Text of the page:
With crackly pots and faders, apply a quick spray of DeoxIT D5 and move them back and forth a dozen or so times to help break up any dirt and to distribute the lubrication. Leave overnight and then listen again - if any crackles remain try repeating the process, although in a few cases you may have to replace the pot/fader due to excessive wear. The DeoxIT D5 5% formula has a carrier solvent that helps flush the muck away, but then quickly evaporates, leaving the lubricant in place to carry on doing its job.

By the way, don't be tempted to try a squirt of WD40 - 'WD' stands for 'Water Displacement', so while it's a great way to resolve problems with rust, corrosion, or squeaks, and even removing chewing gum from carpets, it's not the most appropriate product for fader crackles.

Similarly, Isopropyl Alcohol will strip any lubrication from faders, leaving them clean but with a dry and scratchy action rather than the smooth silky one you're expecting, which is likely to get significantly worse fairly quickly.

DeoxIT F5 Fader For Spills

Caig's DeoxIT F5 Fader is a more specialist product, described as a 'moving contact lubricant'. On their web site, Caig state that DeoxIT D5 and DeoxIT Gold are both formulated for conductive metal surfaces, while DeoxIT Fader is formulated to lubricate and enhance signal transmission on conductive plastics and carbon-based controls.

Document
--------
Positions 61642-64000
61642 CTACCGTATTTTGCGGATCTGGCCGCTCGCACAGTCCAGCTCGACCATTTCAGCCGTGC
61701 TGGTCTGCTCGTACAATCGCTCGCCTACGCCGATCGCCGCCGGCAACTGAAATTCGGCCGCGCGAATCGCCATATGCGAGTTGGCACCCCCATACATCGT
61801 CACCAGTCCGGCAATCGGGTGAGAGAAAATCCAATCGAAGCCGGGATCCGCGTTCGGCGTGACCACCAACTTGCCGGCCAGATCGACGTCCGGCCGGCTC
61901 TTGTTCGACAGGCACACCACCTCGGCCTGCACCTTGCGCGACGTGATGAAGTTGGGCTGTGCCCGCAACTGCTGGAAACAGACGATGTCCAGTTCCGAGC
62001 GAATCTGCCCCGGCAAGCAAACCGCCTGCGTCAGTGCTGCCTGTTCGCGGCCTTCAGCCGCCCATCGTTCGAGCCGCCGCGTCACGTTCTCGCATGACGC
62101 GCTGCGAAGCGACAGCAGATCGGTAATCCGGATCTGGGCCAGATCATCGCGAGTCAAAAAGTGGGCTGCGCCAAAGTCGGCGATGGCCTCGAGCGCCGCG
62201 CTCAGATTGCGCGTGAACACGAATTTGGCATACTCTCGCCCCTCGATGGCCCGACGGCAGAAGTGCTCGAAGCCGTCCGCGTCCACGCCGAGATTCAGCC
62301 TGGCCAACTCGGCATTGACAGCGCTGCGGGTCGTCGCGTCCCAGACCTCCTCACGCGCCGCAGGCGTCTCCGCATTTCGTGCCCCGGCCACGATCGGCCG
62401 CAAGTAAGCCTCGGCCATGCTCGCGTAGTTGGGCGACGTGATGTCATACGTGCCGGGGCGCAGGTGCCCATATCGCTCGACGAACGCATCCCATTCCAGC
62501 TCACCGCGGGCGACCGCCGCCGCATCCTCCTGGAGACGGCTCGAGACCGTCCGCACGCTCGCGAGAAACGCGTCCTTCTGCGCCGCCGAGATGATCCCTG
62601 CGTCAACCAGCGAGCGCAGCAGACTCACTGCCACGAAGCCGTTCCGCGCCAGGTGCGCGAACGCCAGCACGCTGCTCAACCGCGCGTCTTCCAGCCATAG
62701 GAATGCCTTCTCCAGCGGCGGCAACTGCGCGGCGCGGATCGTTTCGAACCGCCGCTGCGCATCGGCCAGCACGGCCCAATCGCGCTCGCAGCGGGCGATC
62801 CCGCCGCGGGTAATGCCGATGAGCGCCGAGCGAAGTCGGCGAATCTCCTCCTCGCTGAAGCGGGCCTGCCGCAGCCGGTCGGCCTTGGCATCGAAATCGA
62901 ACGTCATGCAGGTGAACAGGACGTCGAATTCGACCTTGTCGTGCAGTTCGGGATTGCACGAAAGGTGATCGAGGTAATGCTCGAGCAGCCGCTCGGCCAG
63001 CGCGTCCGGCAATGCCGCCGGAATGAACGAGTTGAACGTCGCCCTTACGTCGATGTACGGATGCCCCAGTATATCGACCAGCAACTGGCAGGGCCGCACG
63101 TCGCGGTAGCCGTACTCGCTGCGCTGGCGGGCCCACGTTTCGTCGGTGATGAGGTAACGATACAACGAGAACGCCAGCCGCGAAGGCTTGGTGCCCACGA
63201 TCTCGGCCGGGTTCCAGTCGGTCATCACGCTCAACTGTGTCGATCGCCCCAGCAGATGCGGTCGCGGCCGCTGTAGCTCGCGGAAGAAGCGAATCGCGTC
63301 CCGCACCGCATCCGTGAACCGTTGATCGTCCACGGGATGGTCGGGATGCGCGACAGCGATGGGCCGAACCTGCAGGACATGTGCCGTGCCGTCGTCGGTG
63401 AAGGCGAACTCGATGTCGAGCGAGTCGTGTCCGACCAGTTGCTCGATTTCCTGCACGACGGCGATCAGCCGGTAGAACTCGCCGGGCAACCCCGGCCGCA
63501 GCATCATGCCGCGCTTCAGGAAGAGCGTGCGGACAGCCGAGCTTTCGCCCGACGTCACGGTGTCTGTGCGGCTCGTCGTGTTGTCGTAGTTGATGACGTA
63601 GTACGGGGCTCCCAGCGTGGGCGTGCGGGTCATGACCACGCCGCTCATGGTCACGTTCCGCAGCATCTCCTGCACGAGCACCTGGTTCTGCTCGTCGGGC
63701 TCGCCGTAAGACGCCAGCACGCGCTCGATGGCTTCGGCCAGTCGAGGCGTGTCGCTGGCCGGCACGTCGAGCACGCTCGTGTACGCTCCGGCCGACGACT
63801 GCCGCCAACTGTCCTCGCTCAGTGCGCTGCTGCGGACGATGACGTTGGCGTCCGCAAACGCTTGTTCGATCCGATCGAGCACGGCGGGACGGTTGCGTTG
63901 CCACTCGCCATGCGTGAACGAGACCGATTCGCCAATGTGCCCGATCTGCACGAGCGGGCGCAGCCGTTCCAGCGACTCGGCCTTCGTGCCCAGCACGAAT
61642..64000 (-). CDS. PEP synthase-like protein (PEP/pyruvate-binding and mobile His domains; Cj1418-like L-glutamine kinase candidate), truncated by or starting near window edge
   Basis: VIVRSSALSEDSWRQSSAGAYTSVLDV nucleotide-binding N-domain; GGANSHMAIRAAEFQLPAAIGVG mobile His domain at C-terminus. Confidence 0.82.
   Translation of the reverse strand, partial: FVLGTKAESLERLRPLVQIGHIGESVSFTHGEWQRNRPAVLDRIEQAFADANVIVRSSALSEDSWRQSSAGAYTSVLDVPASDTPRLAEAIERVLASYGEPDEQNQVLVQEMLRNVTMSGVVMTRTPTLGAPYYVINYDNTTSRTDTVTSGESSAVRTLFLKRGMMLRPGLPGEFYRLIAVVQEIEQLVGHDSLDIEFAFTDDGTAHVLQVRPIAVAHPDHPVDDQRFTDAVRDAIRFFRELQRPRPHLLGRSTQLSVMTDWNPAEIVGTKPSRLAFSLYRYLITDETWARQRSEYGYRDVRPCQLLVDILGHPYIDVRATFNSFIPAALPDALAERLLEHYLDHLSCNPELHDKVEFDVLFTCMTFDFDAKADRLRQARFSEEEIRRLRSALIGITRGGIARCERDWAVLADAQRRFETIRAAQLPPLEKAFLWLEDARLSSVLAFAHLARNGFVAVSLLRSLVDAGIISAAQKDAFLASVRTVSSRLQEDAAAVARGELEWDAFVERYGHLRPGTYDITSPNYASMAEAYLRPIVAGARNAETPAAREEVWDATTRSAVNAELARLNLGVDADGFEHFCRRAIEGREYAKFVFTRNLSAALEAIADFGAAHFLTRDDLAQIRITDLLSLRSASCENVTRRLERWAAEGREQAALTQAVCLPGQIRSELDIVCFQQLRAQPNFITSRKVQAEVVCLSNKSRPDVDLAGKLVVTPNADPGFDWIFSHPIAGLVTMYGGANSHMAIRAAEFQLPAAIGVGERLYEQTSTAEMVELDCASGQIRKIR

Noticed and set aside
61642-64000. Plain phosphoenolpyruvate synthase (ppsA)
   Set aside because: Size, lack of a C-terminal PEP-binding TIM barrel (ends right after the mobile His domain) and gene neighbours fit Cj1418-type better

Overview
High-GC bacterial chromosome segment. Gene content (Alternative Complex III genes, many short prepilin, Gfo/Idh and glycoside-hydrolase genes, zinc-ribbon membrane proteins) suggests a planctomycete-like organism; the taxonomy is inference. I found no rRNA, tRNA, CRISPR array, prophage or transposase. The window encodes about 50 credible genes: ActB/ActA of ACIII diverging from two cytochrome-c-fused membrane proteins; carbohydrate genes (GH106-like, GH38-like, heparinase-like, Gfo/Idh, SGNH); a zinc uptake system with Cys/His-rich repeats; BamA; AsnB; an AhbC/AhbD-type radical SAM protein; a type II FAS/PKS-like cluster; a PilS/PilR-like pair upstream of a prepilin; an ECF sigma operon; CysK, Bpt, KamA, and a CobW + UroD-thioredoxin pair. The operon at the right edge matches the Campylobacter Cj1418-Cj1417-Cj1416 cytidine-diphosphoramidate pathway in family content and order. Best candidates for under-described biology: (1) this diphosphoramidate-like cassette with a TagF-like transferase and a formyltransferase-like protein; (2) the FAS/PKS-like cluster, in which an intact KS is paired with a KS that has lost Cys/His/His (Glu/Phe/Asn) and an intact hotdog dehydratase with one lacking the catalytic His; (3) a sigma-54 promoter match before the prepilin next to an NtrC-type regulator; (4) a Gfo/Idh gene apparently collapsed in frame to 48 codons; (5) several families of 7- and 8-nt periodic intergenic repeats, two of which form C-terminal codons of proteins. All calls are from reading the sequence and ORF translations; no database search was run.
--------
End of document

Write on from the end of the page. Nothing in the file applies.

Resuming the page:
In essence, D5 removes oxidation/tarnish on metal surfaces, improves conductivity, preserves and lubricates, as well as helping reduce radio frequency interference, while F5 won't deal with oxidation/tarnish, but instead lubricates faders, switches and pots with sliding surfaces and reduces future wear/abrasion.

In practice, Caig recommend DeoxIT D5 as a routine alternative treatment for faders (so if you only buy one Caig product this is probably the one to go for), but DeoxIT F5 is preferred when your pots/faders have a heavy contamination of dust or other dirt, if you've spilt beer or coke on your mixing desk, or for use on heavy-duty moving components in DJ and other mixing desks when the original lubrication has been worn away through extensive use or over-enthusiastic cleaning. Rane only recommend DeoxIT F5 Fader for use on any of their pots and faders ( Detailed Slide Pot Care Procedure ). You use it in much the same way as the standard DeOxit D5 (spray and then move the pot/fader back and forth a few times over its full travel to distribute the product).